Academic journal article Twentieth Century Literature

Risking the Cracks: The Mystic Self in Henry James's the Golden Bowl

Academic journal article Twentieth Century Literature

Risking the Cracks: The Mystic Self in Henry James's the Golden Bowl

Article excerpt

When Maggie Verver, in Henry James's novel The Golden Bowl, first begins to suspect that her husband, Amerigo, is having an affair, it's not because of his unexplained absences or his evident predilection for the company of his beautiful young mother-in-law, Charlotte. Such material "clues" as these mean less than nothing to her. They can be explained by the cozy "arrangement" among the four (Maggie, Amerigo, Charlotte, and Maggie's father, Adam), in which Maggie is a willing participant - and which, however curious it may appear to the uninitiated, satisfactorily accounts for such apparent oddities as Amerigo's repeated public appearances with his mother-in-law. In fact, it is not any action of Amerigo's that arouses Maggie's suspicions - she catches him in no furtive look of love, no subtle betrayal of hidden passion. Instead, she simply has a growing sense that her husband and her stepmother are connected in some way. She begins to recognize in Amerigo expressions, phrases, and attitudes that she has seen in Charlotte: to identify a "kinship of expression in the two faces" (349) and "identities of behavior, expression and tone" (350). The two seem to have the same impulses, the same words, and, worst of all, the same way of "treating" her (353). Their "kinship" comes to seem, for her, like "a medallion containing on either side a cherished little portrait": "The miniatures were back to back, but she saw them for ever face to face, and when she looked from one to the other she found in Charlotte's eyes the gleam . . . that had come and gone for her in the Prince's" (350).

The narrator of The Sacred Fount, who, like Maggie in The Golden Bowl, becomes absorbed in trying to identify the existence of hidden passions and illicit affairs by tracing their effects, comments that:

It was of course familiar enough that when people were so deeply in love they rubbed off on each other - that a great pressure of soul to soul usually left on either side a sufficient show of tell-tale traces. (16)

For the narrator, the idea that a passion sufficiently intimate and intense enables some kind of transfer between the lovers is "familiar enough." But he takes this "familiar" idea further, speculating that passion between lovers opens a kind of "channel" between them through which the very essence of each may flow into the other, as "the full-fed river sweeping to the sea" (245). Sexual passion, he suggests, is transformative: youth, energy, beauty, charm, and intellect may flow from one person to another, resulting in visible, tangible changes in each. Thus the narrator, when he confronts one of his "suspects," Gilbert Long, uses very similar words to those Maggie finds to describe her sense of a foreign influence in her husband: "He faced me there with another light than his own, spoke with another sound, thought with another ease and understood with another ear" (163).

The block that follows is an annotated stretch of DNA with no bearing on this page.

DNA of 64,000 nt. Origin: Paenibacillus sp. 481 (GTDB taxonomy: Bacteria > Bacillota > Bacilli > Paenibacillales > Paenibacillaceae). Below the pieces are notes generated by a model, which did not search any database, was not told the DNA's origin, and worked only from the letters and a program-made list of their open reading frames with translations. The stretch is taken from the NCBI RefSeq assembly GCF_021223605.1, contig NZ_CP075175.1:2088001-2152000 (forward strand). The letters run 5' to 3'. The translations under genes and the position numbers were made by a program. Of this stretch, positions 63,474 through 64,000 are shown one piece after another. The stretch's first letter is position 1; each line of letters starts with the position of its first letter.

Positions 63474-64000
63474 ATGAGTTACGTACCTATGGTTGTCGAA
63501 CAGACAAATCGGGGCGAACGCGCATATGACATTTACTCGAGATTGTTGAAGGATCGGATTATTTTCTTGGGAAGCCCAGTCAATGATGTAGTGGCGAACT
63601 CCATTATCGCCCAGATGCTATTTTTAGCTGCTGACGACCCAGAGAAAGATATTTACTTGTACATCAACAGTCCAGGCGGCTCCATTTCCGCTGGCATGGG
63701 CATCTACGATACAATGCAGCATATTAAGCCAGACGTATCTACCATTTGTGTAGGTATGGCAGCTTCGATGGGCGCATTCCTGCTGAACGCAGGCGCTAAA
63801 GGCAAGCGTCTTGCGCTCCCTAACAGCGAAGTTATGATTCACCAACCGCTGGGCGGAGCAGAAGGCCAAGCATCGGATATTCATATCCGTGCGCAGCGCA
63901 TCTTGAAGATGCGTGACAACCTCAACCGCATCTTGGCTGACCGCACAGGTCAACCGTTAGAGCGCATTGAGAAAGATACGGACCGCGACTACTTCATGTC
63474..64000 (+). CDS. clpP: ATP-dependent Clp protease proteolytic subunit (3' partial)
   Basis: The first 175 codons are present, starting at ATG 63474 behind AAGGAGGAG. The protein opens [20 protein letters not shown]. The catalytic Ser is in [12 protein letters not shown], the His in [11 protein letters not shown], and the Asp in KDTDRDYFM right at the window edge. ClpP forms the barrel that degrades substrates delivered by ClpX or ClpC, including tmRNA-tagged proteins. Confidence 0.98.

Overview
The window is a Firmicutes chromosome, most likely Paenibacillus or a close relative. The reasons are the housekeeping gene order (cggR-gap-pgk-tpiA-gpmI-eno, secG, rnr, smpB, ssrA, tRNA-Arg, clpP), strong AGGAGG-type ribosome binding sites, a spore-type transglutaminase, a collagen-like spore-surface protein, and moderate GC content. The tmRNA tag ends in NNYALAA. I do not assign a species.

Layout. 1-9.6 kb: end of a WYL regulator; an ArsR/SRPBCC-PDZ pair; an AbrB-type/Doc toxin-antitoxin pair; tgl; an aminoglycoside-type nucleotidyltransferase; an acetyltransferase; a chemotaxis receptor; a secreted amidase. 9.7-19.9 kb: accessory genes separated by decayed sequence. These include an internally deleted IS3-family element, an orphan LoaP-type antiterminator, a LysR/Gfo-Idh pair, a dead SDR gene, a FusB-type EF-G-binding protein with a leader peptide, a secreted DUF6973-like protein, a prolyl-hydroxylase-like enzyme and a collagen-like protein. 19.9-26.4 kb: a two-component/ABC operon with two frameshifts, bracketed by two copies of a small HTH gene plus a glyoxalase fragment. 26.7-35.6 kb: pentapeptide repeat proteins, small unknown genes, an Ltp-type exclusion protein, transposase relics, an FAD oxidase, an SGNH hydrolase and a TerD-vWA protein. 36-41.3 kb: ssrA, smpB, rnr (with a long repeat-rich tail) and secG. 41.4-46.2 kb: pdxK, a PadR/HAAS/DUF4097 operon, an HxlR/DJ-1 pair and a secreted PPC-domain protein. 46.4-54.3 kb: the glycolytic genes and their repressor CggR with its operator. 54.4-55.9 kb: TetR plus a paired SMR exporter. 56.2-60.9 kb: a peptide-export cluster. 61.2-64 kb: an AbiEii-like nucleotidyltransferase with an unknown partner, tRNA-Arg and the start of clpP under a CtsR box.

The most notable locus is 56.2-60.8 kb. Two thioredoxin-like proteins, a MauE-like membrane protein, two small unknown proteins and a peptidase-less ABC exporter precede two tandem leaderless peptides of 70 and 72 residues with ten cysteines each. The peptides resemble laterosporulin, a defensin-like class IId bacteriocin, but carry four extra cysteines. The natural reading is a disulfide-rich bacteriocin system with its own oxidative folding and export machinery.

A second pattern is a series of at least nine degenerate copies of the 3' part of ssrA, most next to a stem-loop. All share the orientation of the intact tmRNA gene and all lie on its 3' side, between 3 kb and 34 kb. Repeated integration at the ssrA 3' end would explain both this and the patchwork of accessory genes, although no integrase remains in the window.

This aspect of The Sacred Fount has been seen by Leon Edel as one of the most explicit developments of the so-called "vampire theme" in James's work (Henry James 16). This is because of the emphasis in the novel on the "draining" of one partner by the other: in the process of "exchange," one person becomes "bloated" (67) while the other is sucked dry (81); "[o]ne of the pair . . . has to pay for the other" (29). Indeed, in developing his theory about the Brissendens, the narrator tells his friend Obert that what Mrs. Brissenden, who appears to have suddenly acquired a youth and beauty she has never had before, has extracted from her husband, who appears to grow older by the minute, is "new blood"; and he, to supply her with "her extra allowance of time and bloom," has "had to tap the sacred fount" (29) of his own energy, indeed, his very life, and is thus visibly depleted. While the vampirical Mrs. Brissenden is "the flooded banks into which the source had swelled" (245), her victim-husband, the "source," is "paying to his last drop" (30). …

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